Jesus’ woes against the Pharisees in Matthew 23 should be mandatory daily devotional reading for American evangelicals. It’s incredible how much we resemble the religious insiders who crucified Jesus. One of the things that Jesus says about the Pharisees in verse 4 is that “they tie up heavy burdens, hard to bear, and lay them on the shoulders of others.” We are living through a time in which many Christians measure their “faithfulness” to God according to the weight of the burdens that they tie up for others to carry, the prime example of course being the homosexuality issue. What’s farcical is when Christians act as though they are making some great sacrifice and bearing some great cross on account of how strict they are in their consideration of what other people do.
The ancient Christians were martyred for doing things that put them at odds with the social order like refusing to participate in the pagan festivals and refusing to buy meat that had been sacrificed to pagan gods. I have total respect for someone who gets persecuted or scorned because they are choosing to act differently than the people around them. I don’t disrespect people who have a different Biblical interpretation than I do on the issue of homosexuality. Many Christians are able to hold their perspective with humility and grace.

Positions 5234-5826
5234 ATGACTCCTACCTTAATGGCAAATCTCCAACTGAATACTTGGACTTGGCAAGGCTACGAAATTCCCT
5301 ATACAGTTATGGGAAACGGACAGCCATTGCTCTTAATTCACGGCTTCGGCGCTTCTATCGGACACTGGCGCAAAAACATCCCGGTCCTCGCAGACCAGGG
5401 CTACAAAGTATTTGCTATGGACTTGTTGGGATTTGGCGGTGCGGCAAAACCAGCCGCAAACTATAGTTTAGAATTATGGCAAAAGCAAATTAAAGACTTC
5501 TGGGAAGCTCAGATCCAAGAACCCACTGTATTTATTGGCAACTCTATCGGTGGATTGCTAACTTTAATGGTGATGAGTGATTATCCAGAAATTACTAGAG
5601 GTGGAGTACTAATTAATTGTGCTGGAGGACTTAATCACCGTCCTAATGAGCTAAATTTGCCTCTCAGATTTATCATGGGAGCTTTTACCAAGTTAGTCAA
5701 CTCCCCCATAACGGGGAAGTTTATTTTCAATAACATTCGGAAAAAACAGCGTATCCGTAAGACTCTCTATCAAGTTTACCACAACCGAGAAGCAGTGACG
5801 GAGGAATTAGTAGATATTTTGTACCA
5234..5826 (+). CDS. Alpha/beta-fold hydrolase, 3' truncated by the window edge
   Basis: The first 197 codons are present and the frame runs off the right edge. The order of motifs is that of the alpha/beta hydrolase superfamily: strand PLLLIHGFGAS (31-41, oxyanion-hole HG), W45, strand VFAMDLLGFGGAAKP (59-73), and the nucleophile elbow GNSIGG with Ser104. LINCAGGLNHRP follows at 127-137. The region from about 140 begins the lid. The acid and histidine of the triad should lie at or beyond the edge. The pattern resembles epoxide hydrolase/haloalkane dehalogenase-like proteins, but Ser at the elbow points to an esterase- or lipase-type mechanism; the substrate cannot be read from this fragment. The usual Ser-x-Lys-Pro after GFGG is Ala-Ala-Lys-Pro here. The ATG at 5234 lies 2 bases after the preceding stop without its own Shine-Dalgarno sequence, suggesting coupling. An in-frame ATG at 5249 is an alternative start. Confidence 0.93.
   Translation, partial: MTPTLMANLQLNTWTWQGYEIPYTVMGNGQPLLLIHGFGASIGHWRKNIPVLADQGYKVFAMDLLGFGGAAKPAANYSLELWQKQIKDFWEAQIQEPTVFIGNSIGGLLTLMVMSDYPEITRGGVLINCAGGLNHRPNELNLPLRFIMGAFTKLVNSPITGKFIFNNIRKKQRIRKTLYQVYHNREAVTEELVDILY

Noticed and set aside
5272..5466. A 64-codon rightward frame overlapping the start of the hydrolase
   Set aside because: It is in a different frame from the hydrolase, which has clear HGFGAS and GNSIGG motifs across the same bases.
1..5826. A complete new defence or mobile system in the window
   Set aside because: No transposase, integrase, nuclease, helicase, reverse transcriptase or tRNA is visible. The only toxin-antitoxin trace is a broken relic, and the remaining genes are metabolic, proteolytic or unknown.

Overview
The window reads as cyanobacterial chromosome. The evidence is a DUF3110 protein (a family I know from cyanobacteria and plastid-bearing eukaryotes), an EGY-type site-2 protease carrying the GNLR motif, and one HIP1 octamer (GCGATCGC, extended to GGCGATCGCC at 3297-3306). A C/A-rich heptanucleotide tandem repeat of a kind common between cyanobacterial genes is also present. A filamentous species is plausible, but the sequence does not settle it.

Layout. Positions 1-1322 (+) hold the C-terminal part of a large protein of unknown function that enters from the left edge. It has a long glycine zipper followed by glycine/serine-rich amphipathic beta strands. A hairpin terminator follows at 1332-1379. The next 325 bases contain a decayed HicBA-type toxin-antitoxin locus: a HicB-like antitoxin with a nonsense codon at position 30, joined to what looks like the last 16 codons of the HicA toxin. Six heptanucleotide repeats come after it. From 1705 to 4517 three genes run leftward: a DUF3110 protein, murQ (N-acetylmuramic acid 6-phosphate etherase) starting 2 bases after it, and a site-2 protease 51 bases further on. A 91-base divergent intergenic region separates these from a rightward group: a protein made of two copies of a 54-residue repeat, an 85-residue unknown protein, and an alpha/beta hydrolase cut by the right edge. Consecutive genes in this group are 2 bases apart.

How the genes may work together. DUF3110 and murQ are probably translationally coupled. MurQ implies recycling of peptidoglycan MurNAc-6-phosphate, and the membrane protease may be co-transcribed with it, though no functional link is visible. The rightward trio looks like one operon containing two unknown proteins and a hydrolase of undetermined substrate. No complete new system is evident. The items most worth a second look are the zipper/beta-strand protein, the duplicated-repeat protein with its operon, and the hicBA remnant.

But when you go on and on about the heroic martyrdom of your anti-gay position, then you’re making it pretty obvious how much self-justification you’re getting out of it. When you’re in a sub-culture whose most distinguishing marker of identity for the last forty years has been its sexual traditionalism, there’s nothing risky or martyr-like about holding onto a position that keeps you from getting kicked out of your sub-culture. In our balkanized society, conservatives demonize liberals and liberals demonize conservatives. This is expected; neither can complain with any degree of integrity that they are persecuted or martyred; both have echo chambers in which they can isolate themselves and feel completely supported in their views.